North Korea Could Attack U.S., But General Says Kim Jong Un's Missiles Are Unpredictable

A senior U.S. general has acknowledged that North Korean leader Kim Jong Un is in possession of missiles capable of striking the U.S., but the intended targets would be hard to predict, perhaps even for Kim himself.

While Air Force General Paul Selva, vice chairman of the Joint Chiefs of Staff, told the Senate Armed Services Committee North Korea has developed an intercontinental ballistic missile (ICBM) that could reach U.S. territory, he argued that experts still doubted the reclusive, militarized state's ability to do so with precision or success. North Korea tested its first ICBM, called Hwasong-14, earlier this month amid already high tensions on the Korean Peninsula, which is divided between Kim's nuclear-armed state and U.S. ally South Korea. Selva said that upgrading the projectile's accuracy would likely be North Korea's next step.

Related: North Korea warns U.S. attacking Kim Jong Un would end 'empire of America'

"I ... am not sanguine that the test on the Fourth of July demonstrates that they have the capacity to strike the United States with any degree of accuracy or reasonable confidence of success," Selva said, according to ABC News.

"On range, they clearly have the capability," he added.

RTX3A3DK The intercontinental ballistic missile (ICBM) Hwasong-14 is seen during its test in this undated photo released by North Korea's state-run Korean Central News Agency (KCNA) in Pyongyang, July 5. KCNA/Reuters

Citing experts, Selva said that "North Koreans have yet to demonstrate the capacity to do the guidance and control that would be required," but he argued the U.S. must "entertain the potential option" of pursuing preemptive military action to prevent North Korea from further upgrading Hwasong-14 and other ballistic or nuclear weapons, Reuters reported.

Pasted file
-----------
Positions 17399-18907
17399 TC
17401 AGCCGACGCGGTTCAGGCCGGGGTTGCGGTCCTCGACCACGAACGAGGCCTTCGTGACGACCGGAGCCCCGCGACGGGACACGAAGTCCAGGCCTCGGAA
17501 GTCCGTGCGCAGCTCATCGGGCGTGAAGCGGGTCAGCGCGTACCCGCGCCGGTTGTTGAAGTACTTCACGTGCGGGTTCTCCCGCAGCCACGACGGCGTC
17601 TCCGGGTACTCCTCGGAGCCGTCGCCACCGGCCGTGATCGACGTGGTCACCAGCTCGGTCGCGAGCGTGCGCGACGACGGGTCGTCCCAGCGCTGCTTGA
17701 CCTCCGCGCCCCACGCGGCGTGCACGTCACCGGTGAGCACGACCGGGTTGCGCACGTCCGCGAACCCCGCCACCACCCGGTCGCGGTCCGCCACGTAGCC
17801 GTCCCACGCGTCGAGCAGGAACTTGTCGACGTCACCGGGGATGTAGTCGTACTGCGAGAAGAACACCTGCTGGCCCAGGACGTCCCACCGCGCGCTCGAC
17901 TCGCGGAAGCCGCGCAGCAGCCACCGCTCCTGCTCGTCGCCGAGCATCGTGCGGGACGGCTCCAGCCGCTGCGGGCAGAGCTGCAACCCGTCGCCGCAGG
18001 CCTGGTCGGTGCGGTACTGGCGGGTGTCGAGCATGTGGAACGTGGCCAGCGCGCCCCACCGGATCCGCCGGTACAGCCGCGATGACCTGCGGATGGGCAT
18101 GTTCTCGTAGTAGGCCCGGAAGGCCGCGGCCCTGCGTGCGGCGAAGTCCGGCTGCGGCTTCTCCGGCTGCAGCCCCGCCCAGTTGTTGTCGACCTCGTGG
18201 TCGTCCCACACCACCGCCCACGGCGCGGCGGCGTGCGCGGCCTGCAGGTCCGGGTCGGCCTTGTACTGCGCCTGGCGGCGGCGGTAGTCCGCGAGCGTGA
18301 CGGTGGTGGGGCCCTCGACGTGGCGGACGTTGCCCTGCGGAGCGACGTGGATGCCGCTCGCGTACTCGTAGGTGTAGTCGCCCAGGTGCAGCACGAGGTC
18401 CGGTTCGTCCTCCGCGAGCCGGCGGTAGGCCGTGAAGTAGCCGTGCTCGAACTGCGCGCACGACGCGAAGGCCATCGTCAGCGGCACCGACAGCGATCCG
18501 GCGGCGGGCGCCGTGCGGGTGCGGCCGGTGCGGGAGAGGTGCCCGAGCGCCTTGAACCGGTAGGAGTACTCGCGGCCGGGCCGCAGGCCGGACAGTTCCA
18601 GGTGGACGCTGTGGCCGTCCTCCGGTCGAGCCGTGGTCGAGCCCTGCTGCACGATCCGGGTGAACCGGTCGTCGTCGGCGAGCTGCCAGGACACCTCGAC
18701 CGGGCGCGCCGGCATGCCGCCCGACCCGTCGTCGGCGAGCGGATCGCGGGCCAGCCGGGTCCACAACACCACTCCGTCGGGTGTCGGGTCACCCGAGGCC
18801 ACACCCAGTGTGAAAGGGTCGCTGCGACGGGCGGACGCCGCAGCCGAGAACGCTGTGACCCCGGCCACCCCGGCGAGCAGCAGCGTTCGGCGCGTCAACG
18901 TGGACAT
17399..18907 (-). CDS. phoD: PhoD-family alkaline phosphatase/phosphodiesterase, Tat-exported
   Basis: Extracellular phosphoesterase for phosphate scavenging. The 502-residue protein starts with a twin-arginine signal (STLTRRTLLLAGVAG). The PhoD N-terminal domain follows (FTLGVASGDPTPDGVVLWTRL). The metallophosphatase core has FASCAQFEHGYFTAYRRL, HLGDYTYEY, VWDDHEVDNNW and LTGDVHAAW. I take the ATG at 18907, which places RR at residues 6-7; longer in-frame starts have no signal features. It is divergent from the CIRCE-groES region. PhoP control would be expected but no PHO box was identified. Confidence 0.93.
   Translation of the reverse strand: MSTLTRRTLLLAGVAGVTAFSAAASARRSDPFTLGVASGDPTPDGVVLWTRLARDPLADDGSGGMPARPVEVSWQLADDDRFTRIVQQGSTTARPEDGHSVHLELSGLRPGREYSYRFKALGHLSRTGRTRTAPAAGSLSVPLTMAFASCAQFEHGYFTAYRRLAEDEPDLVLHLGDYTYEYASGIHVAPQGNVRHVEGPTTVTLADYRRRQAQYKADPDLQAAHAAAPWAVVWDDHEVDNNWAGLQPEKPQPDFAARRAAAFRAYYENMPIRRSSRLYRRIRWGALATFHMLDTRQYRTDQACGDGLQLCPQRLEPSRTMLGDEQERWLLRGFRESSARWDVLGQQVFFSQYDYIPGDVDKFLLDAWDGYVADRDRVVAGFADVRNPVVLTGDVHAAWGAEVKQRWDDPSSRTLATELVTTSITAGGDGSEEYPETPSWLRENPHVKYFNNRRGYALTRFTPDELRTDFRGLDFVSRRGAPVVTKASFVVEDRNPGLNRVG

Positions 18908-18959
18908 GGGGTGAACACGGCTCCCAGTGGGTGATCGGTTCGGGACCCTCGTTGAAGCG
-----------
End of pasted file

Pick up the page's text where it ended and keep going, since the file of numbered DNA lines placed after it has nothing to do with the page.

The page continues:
Selva's words echo that of President Donald Trump and his administration, which has opted to take a harder line against North Korea, especially since reports emerged earlier this year suggesting Pyongyang was planning to conduct a sixth nuclear weapons test. Trump has since expanded the U.S.'s military presence in the Asia-Pacific and threatened to prevent North Korea's nuclear buildup by any means necessary.

North Korea, which mocked Trump last month over his insistence he would prevent it from testing an ICBM, argues its nuclear stockpile is needed to keep away potential invaders such as the U.S. The U.S. has intervened in other nations, such as Iraq and Syria, over weapons of mass destruction allegations, but has not directly fought with North Korea since the early 1950s, when it supported South Korea in a battle with North Korean and Chinese troops backed by the Soviet Union. After more than 50 years of feuding with Washington, North Korea tested its first nuclear device in 2006 and is now believed to be working on attaching such a warhead to its new ICBM.

RTX39XJS A graphic offers a comprehensive look at the series of missile tests over recent months in which North Korea has demonstrated advanced technology, published July 4. Some experts have put the missile's potential range as much farther, but have questioned its effective accuracy. CNS NORTH KOREA MISSILE TEST DATABASE/NUCLEAR THREAT INITIATIVE/DAVID WRIGHT/GLOBAL SECURITY PROGRAM AT UNION OF CONCERNED SCIENTISTS/REUTERS

Much debate exists as to the exact range of Hwasong-14, but most analysts agree that at least Alaska is in range. Others, such as aerospace engineer and 38 North contributor John Schilling, have included Hawaii and even parts of northwestern Washington state. Earlier this month, Schilling said that North Korea likely possessed the technology to make the ICBM nuclear and expand its range to "most of the West Coast" in the very near future.